There are around 16 different tribes in Omo Valley and we manged to see 4 different ones from up close – Mursi, Banna, Karo and Dasenech.
The most intimate encounter was with Tomas and Bargar family from Banna tribe. One day we arrived to Key Affer and after setting our tent up, went for a walk towards local market. On the way there we passed a few local women who were carrying water on their backs. After some friendly exchange one of them jokingly asked me to help her cary that water tank. I jokingly agreed and the next minute I had that water jug on my back.

Tomas and Tomas

This created a spectacle for the locals and we got lots of thumbs up on our way to the market. Once there we find out that women’s name was Tomas, just like mine! What a considence! Tomas introduced us to her tribal circle of friends who were fascinated with what they were seeing. Borde was shared with us and we passed calabash around in the circle. Borde is one of traditional alcohol drinks that is brewed locally mainly from sorghum. It has a sour yeasty taste and lots of sorghum pulp. It is traditionally brewed at homes to be shared with friends and guests. It seems like this is the main household alcohol beverage that tribes are drinking all day long. Mostly men in social gathering places. Or everyone on market days.
Later a local young man appeared who knew both Banna and English and helped us all learn more about each other. Tomas invited us to sleep at her place that night. Sadly we already had our place set and paid for so I offered to meet the next morning for a tea and some fruit sharing. We agreed that she will wait for us at 8 am on the main road.
The next morning we were late to leave our campsite and only showed up at the agreed spot some 30 minutes late. Tomas was not around and nobody was waving to us so we just pedaled forward. This was a sad moment as we truly hoped to visit Tomas’ hut and share some time with her family. We were not sure about where our exact meeting spot suppose to be as there might be a lot that was lost in translation, plus most of the locals are not comfortable with using map so our meeting place could have been somewhere else.
After another 6 km or so we could not believe our eyes – Tomas was standing on the road and waving at us! Wow! We warmly greeted each other, parked our bike at the neighbour’s place by the road and walked another 2 km deep into the bush until we reached Tomas’ place.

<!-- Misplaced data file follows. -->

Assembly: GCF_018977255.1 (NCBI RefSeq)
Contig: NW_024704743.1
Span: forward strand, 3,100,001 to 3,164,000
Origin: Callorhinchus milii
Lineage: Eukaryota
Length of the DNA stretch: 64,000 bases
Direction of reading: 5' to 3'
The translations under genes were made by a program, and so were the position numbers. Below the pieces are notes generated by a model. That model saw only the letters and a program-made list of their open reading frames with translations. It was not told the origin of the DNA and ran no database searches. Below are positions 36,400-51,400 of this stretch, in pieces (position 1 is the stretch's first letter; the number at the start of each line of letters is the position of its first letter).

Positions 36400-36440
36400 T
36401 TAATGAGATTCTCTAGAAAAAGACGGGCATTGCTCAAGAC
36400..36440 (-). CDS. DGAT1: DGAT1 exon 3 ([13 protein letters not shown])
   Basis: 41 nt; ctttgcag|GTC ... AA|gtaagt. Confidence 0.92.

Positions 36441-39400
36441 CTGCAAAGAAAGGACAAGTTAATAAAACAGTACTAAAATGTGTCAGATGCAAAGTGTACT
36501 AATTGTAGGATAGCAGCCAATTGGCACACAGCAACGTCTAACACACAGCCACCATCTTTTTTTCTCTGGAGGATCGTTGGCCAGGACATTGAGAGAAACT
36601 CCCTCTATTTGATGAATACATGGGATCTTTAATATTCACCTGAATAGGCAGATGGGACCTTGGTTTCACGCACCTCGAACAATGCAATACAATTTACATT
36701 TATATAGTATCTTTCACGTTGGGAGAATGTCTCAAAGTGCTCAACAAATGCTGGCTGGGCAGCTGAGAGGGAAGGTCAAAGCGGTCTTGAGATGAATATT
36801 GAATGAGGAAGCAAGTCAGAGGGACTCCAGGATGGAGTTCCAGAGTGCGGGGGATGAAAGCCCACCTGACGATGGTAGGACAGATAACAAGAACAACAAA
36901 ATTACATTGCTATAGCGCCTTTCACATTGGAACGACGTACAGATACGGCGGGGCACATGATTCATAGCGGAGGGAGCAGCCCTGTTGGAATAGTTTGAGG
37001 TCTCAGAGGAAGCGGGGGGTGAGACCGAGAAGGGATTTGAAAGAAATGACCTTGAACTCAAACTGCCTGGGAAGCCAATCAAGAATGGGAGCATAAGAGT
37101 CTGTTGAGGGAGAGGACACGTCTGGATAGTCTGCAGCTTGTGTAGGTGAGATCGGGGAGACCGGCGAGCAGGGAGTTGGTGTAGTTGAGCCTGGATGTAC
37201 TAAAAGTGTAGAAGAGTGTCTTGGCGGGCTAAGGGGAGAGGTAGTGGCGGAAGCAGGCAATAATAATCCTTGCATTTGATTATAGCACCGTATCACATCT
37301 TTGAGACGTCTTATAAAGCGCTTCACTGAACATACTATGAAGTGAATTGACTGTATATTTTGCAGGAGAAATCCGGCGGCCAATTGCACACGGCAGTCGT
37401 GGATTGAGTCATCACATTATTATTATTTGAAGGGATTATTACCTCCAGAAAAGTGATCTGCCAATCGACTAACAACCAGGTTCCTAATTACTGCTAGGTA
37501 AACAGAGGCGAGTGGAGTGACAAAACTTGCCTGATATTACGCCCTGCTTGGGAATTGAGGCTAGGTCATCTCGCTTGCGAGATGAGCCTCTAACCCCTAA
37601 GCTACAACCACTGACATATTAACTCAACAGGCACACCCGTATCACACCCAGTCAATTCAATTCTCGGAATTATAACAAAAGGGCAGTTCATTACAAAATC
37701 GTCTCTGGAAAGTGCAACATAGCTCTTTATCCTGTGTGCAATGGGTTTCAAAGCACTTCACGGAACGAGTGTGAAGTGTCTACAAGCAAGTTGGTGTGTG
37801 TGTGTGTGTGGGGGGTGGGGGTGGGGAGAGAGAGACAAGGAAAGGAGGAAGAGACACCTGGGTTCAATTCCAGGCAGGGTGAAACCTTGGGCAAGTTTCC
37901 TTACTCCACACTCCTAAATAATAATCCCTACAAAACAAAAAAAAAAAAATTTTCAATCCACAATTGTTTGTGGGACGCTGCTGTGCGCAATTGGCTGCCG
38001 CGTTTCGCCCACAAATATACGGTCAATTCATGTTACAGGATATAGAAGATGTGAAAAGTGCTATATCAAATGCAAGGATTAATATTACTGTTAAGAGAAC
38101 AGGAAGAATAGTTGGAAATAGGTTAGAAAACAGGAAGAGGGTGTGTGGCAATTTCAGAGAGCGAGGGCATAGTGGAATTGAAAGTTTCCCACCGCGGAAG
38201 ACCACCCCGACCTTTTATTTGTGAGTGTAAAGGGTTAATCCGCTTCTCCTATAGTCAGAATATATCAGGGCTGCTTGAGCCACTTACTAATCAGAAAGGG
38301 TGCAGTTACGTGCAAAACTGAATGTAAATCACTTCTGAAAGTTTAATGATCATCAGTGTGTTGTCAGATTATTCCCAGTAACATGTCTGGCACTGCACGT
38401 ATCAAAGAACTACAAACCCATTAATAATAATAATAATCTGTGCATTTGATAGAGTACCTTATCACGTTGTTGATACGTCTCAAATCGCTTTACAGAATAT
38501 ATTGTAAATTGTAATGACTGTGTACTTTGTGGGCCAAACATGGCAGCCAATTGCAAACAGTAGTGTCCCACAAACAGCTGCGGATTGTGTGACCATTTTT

Tomas was absolutely right – we could not reach her home on the bike

It appears Banna people live in loosely arranged clusters of huts where naighbouring families stay not too far from each other. Her particular compound was very neatly organized with main family hut in the center then some huts for their animals and other storage spaces. We were greeted by Balgar, Tomas’ husband and their children and invidet inside their main hut. White cowskin was laid on the floor for the guest seating and the coffee husk tea was brewing on the open fire inside in the corner.

Together with Tomas and Bargar family

We shared some fruits we brought with us and candies. We were drinking tea and later some delicious borde. Shared some jokes and laughter, then were treated with fresh cows milk and sorghum bread. They are very sweet people with extremely simple way of life with almost everything made from organic locally sourced materials. Calabash can serve as a decorative hat or a cup for drinking for example.

After a few hours we had to continue our journey to Turmi (another small town some 60 km away, inhabited with mostly Hamer tribe). We walked back to our bike and off we went.
The road from Key Afer to Turmi is all bumpy gravel, so it took us little longer but most of it was downhill so we cannot complaint.
By this time we had couple mediocre experiences with local guides so we decided to move forward and visit next tribe on our own. We have heard that Karo people were standing out with their elaborate body paintings, so we figured we will search for their village and will simply show up asking for a possibility to camp. We were hoping that spending more time at the village will allow us to overcome that touristy “pay wall”.